Ericson dressed for battle is formidable, but the determination of Stafford, the genuine humanity and deep-seated desire for resolution are not weapons she is prepared to contend with. The enigma that is Agnes haunts and obsesses them both. It would be easy to turn Agnes into a baby-talk weakling, but that choice would make the whole show collapse.
Berry’s Agnes is arresting. Who is this girl that has no education, no interaction outside of prescribed confines, and yet has created this perfect armor to protect herself as best she can from those who control her life? She is an institutionalized survivor, but what lurks beneath the surface is a person simultaneously desperate and terrified to ask for help. She’s desperate to find a protector, but who knows, intrinsically knows, everyone who claims to love and protect her will only hurt her further.
Berry makes Agnes’ visitations, hauntings or hallucinations—whatever you wanna call them—believable and distinct. Like her counterparts on stage, she is a stunning actress who makes specific choices for each role she becomes. Recognizing her from project to project can at times be difficult, as so complete is her transformation. Perhaps the best compliment I can give Berry—and the entire cast—is I physically felt fear in my throat and chest. I did not sleep the night after the show; the performances haunted me.
Pielmeier’s script began to be workshopped in 1979 and came to Broadway in 1982. The inspiration was a seed planted from a real-life case of a nun who hid a pregnancy and delivered a child she subsequently killed in her convent. The script has elements that harken to both Stephen King’s 1974 book “Carrie” and the 1973 book “Sybil” (for which Pielmeier would write the 2007 TV adaptation). But each fragment is only that: fragments drawn upon to create something more lasting, specific and haunting.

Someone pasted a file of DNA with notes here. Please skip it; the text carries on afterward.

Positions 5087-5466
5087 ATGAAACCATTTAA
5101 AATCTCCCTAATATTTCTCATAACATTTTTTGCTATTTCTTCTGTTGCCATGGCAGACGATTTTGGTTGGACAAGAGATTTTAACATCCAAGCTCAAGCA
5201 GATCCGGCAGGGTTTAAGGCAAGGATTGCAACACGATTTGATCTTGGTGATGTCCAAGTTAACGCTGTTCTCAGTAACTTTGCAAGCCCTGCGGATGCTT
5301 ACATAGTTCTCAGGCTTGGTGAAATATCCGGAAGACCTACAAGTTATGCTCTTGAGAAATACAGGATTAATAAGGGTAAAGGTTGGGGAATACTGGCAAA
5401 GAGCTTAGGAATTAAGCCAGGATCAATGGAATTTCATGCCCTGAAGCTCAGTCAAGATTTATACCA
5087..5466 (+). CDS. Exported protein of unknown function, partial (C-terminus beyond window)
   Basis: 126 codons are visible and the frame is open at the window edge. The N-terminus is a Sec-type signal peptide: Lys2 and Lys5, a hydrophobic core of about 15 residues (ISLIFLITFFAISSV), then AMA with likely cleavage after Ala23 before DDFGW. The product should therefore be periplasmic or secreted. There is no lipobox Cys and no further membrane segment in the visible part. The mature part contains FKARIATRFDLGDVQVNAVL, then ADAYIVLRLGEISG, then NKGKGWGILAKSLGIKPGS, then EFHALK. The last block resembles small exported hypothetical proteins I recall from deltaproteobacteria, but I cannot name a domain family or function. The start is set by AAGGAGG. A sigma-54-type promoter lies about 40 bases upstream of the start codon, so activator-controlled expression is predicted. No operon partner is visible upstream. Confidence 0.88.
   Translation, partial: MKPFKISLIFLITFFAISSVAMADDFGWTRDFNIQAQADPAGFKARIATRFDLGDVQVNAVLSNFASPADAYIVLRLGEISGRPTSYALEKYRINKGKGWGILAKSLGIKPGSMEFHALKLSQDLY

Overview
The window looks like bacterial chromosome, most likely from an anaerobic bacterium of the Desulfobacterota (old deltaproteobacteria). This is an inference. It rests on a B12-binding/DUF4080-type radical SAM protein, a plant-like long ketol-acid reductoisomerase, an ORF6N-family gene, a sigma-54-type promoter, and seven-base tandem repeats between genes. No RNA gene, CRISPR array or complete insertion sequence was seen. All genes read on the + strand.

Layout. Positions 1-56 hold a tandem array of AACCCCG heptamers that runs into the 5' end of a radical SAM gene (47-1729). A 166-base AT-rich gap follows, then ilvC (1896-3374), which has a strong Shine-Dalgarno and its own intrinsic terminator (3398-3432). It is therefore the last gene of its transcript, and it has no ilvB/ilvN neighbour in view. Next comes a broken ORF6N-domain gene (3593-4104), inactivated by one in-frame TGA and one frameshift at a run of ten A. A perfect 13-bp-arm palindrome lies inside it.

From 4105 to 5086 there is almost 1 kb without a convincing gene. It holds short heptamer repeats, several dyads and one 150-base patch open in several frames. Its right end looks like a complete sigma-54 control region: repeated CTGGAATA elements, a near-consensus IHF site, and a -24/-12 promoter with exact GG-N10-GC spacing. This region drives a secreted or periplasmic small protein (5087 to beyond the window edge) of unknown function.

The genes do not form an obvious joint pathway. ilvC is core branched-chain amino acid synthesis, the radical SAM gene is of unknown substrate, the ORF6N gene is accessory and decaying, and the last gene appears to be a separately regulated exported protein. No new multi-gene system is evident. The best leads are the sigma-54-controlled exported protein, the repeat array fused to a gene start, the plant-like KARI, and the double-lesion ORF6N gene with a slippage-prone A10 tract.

“Agnes of God” remains a painfully relevant show. The New York Times headlines the morning after this run opened included: “Pope Gathers 190 Church Leaders for a Historic Summit on Child Sexual Abuse” and, from Liesl Schwabe’s column, “Everything I Know About Feminism I Learned From Nuns.” But “Agnes of God” is about much more than just the Catholic church. Or power. Or divinity. It is stripped bare—an exploration of the inner reaches of our humanity.
Pielmeier makes it clear “Agnes” doesn’t need an elaborate set—only a table, two chairs and an ashtray to be staged because the focus is on the performances and what the script forces the performers to explore within themselves. Director Katherine Vernon has directed an intense and powerful evening with a powerhouse cast and a set of two chairs, a bar stool and a pack of cigarettes. She clearly approached the material without any fear—nor hid from it behind elaborate trappings. Instead she delivers as it was intended: with courage. At every turn, every choice reflects a deft hand to bring alive a delicate and powerful journey. There is not one wasted moment on stage—nothing is superfluous.
The cast is completely, totally committed and we, the audience are, too. It is rare and powerful to experience work like “Agnes of God,” but when we do, we know, however terrifying, we are actually in the presence of a divine moment of inspiration—something greater than one, than the cast or the audience. But, together, it creates an ephemeral experience whose impact will linger.